Boston Federation's Birthright follow-up program goes national

Just over a year later, a local program in Boston intended to provide follow-up of such returnees is going national in an effort to increase Jewish affiliation among American university students.

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February 2, 2015 01:26
4 minute read.
Diaspora youngsters enjoy a Birthright Israel trip to the Jewish state.

Diaspora youngsters enjoy a Birthright Israel trip to the Jewish state.. (photo credit: Courtesy)

 
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In late 2013 the Pew Research Center released a massive study of American Jewry that showed a marked increase in assimilation and intermarriage. Following the release of the Pew Report, as it came to be known, the mandarins of organized American Jewry issued calls for renewed efforts to increase communal engagement, including greater outreach to the alumni of Birthright trips.

Just over a year later, a local program in Boston intended to provide follow-up of such returnees is going national in an effort to increase Jewish affiliation among American university students.

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2015’s expansion of IACT (Inspired, Active, Committed, and Transformed), a program started by Boston’s Combined Jewish Philanthropies, is intended to create a “holistic experience” based around Birthright trips, incorporating both pretrip preparation and follow-up campus engagement, according to organizers.

“Everybody and their mother were talking about it, but not too many people were actually doing it,” asserted CJP president Barry Shrage. “The opportunity is so enormous.”

CJP started in 2006 with a pilot program on three Boston area campuses, eventually expanding to 12 by 2014. Now working with Hillel International, the Boston Federation has looked outside of its traditional area of responsibility, with chapters at the University of Florida, University of Texas-Austin, The Ohio State University, University of Maryland, and University of California-Santa Barbara.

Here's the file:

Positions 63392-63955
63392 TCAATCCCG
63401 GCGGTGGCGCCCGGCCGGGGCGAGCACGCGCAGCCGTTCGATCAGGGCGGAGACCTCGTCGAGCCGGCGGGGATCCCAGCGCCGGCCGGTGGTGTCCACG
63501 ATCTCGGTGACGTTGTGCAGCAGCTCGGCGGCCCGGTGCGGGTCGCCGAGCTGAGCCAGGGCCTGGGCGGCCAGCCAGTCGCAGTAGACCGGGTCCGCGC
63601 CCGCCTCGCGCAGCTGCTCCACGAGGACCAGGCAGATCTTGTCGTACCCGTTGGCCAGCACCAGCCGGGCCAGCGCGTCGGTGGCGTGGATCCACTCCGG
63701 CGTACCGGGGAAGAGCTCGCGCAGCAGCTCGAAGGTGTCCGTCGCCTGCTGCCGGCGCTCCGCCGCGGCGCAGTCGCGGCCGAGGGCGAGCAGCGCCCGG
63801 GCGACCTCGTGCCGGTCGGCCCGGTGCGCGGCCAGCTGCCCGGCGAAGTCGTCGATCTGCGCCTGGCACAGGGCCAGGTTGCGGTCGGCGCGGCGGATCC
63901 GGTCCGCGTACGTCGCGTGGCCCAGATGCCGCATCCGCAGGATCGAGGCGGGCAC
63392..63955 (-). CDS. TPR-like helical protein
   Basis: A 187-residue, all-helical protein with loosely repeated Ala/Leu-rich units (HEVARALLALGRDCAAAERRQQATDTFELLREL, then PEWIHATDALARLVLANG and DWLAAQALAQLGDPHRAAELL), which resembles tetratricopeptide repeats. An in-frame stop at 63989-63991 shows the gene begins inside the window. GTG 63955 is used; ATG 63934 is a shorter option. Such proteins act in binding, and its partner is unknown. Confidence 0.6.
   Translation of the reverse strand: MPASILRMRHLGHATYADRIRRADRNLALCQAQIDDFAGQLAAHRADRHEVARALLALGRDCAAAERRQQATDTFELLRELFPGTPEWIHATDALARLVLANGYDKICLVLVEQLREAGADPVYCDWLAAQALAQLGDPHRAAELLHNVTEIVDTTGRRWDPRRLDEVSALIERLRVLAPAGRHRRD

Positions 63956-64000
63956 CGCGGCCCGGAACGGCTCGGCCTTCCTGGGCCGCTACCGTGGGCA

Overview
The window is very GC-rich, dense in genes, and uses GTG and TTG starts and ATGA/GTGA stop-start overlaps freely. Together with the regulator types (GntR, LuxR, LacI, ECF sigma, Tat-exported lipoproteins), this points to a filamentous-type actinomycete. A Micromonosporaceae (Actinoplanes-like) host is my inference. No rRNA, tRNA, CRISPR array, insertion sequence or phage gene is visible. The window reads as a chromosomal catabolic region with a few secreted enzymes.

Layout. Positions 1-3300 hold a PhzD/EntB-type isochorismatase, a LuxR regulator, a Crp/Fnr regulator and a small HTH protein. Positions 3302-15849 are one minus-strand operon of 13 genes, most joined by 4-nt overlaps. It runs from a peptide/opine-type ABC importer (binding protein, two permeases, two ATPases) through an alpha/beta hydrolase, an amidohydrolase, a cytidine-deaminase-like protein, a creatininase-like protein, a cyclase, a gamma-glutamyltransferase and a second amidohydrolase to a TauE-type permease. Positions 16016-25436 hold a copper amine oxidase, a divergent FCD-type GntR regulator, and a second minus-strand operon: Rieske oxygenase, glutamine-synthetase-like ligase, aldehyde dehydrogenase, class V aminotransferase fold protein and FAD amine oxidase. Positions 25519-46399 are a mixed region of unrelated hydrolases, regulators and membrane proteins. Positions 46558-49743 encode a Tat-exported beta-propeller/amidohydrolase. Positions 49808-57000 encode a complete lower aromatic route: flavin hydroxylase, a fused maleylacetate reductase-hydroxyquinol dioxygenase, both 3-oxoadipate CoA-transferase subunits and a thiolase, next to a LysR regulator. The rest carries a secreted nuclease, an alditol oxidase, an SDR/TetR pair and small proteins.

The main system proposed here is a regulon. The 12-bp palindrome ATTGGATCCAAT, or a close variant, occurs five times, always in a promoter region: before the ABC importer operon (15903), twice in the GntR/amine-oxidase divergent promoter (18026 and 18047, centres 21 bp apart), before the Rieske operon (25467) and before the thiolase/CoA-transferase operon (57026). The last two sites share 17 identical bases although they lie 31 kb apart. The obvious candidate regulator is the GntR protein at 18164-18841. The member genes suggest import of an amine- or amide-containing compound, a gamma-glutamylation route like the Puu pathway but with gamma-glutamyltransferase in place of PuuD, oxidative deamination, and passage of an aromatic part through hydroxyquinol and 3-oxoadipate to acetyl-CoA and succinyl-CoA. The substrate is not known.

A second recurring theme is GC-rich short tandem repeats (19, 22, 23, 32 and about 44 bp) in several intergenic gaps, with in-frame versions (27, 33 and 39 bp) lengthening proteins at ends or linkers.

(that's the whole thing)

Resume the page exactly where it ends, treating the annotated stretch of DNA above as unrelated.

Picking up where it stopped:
Although there are scattered efforts, most Birthright participants are not engaged in any sort of organized follow-up upon their return, despite studies indicating higher levels of Jewish affiliation and a lowered rate of intermarriage among returnees.

“Part of the problem was that on most campuses the Hillels were mostly catering to the traditional kids…so the opportunity for outreach was greatly diminished. The opportunity with the Birthright kids is that they are almost entirely kids who had never been to Israel, never had a Jewish education, non-traditional, non-Orthodox, not even traditional Conservative, so…all of a sudden it changes the entire atmosphere of the Hillel. So I thought it would be enormously important,” Shrage explained.



“We think that we can get up to 80 percent of the returnees, maybe more, maybe a little less, engaged in concrete activities,” he predicted.

IACT employs campus coordinators, paid by CJP through Hillel, who organize Birthright trips, leading their participants through pre-trip activities, the trip itself, and post-trip activities, explained Ariel Scheer, a coordinator at Northeastern.

Coordinators are generally within two or three years of graduation themselves.

“This model just makes so much sense, because I have been able to build relationships, many of them with [students] who were very distant from anything Jewish and didn’t want to get involved in the Jewish community or life here on campus,” said Scheer.

According to Cheryl Aronson, a CJP vice president and one of the movers behind IACT, it is a “systematic way to capitalize on the opportunity that Birthright gave us.”

“We have to put something in front of students to give them an opportunity to be part of the community and not wait until they leave university,” she explained, adding that the program generally targets underclassmen and those with minimal Jewish ties, those least likely to step into a Hillel.

While going on Birthright gives students a good feeling, she said, it is important to provide an outlet for that emotion after the trip, be it in the form of community service, Jewish learning or Israel advocacy.

“This is the most important, significant agenda and opportunity I’ve ever worked on in my career,” she averred.

At the University of Florida, IACT runs programs such as Krav Maga classes with Israeli soldiers, Negev nights with tents and nargilas, and films about Israel, said Hillel director Rabbi Adam Grossman.

“IACT is critical to our campus,” he said.

“Using a holistic approach to inspire with a journey starting well before and well after a trip to Israel, IACT provides the gateway for students to ultimately connect more deeply with Judaism and Israel in order to become the leaders necessary to build a strong and activated Jewish campus populations.”

The program has “all the earmarks of a critical initiative,” said Hebrew Union College sociologist Dr. Steven Cohen, who is not affiliated with the IACT.

Brandeis’s Dr. Leonard Saxe, who has been studying the effects of Birthright for years, agreed. By recruiting cohorts for Birthright trips and following up afterward, he said, IACT “allows Hillel to [fulfill] its mission better.” It “recruits larger cohorts of people,” creating a network effect that would be powerful even without follow-up.

Even the Jewish Federations of North America is getting on board, JFNA CEO Jerry Silverman told The Jerusalem Post.

“A few months ago the JFNA board of trustees approved a new initiative called J-Quest. Among other things, J-Quest will build on existing young adult engagement programs – like IACT and Birthright – and enhance Jewish immersive experiences and the necessary follow-up,” he said.

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